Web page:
Machine by Elizabeth Bear
My rating: 3 of 5 stars
Billed as a straight space opera (but not with a straight MC), this follows a lot of usual tropes. Between salvage, finding an alien artifact, and juggling a few mysteries while handling personal and interpersonal ones, this has all the hallmarks of a comfortable opera read.
Good points: the MC is a doctor and happens to be one devoted to her job no matter how complicated that makes her life. Personal pain management has a bit of a House feel, too. And then there is the Machine. I like the whole thing about the Machine, but let me be honest: it's been done before. A lot. Like, a lot, a lot. I think of just having read Paolini's new work a few months ago and I'm trying not to compare the two, but this one suffers.
Bad points: the pacing is sometimes uneven and my interest sometimes lagged. It was far from being a bad tale, but it generally fits firmly in the "comfort" SF category. Again, that's not really a bad thing. It just happens to be an issue about pushing those boundaries.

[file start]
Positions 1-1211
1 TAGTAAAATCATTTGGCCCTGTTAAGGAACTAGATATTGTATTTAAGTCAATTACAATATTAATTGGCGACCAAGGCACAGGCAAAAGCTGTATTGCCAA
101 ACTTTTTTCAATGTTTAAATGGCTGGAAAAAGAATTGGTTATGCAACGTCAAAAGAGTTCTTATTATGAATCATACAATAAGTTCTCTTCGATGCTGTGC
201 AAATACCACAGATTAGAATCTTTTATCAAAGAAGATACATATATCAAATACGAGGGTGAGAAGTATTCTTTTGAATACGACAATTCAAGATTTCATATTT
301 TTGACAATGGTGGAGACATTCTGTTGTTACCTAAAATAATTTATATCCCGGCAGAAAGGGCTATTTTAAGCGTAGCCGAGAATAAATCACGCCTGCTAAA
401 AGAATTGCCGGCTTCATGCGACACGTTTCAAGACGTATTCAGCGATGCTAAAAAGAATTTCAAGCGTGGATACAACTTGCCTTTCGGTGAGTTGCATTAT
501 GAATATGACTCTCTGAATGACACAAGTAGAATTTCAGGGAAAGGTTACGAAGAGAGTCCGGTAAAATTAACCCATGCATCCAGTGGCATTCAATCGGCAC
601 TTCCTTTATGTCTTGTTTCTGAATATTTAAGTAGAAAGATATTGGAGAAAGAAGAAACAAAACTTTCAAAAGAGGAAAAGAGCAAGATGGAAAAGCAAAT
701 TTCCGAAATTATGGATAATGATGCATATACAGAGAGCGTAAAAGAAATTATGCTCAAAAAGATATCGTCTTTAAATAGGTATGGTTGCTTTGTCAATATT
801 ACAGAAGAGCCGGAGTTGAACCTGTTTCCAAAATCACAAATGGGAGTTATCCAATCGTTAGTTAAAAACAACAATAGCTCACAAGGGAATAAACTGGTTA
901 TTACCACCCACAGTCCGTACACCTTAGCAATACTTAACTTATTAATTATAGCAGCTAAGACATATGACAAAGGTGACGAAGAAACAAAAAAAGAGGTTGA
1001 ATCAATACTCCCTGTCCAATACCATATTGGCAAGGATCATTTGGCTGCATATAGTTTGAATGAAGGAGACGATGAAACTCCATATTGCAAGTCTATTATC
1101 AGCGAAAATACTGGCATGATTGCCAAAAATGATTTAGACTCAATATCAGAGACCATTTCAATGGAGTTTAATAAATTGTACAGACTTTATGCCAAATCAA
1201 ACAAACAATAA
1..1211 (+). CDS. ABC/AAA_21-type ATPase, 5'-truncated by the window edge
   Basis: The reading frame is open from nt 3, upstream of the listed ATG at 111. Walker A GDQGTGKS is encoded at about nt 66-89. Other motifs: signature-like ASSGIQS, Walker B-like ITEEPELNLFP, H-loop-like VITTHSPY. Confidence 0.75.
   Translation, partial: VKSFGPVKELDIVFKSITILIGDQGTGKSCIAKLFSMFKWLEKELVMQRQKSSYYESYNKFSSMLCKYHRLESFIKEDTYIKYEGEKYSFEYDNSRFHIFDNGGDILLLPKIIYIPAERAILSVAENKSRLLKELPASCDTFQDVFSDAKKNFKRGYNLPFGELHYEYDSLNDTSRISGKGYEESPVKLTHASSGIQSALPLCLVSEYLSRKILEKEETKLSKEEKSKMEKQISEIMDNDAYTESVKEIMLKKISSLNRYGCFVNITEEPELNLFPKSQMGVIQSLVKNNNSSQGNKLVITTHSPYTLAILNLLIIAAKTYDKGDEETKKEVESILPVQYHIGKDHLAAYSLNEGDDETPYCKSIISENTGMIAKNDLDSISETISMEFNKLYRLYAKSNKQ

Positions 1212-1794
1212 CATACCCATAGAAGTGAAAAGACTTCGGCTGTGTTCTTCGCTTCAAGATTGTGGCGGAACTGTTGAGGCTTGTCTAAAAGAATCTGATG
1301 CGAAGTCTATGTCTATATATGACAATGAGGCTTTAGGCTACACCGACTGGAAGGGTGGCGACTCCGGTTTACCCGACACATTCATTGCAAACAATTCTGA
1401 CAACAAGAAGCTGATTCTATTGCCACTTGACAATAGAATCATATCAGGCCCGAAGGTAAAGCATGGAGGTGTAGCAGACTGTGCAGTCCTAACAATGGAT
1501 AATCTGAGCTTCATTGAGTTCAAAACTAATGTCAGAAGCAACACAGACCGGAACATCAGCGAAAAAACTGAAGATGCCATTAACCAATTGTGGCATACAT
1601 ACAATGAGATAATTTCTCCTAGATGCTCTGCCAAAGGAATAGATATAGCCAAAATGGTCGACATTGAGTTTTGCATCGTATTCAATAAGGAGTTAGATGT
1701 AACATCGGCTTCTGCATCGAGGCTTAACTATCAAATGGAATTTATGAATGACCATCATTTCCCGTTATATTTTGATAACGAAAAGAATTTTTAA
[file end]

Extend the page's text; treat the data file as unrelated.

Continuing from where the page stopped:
It really doesn't.
BUT, there are worse things than to be a comfort read that checks off a number of boxes. Me, I'd have preferred something a lot more courageous. The mystery was quite fun. Hacking AI consciousnesses is VERY fun. I suppose I would have gone gaga if there had been more. More mystery. More surprise.
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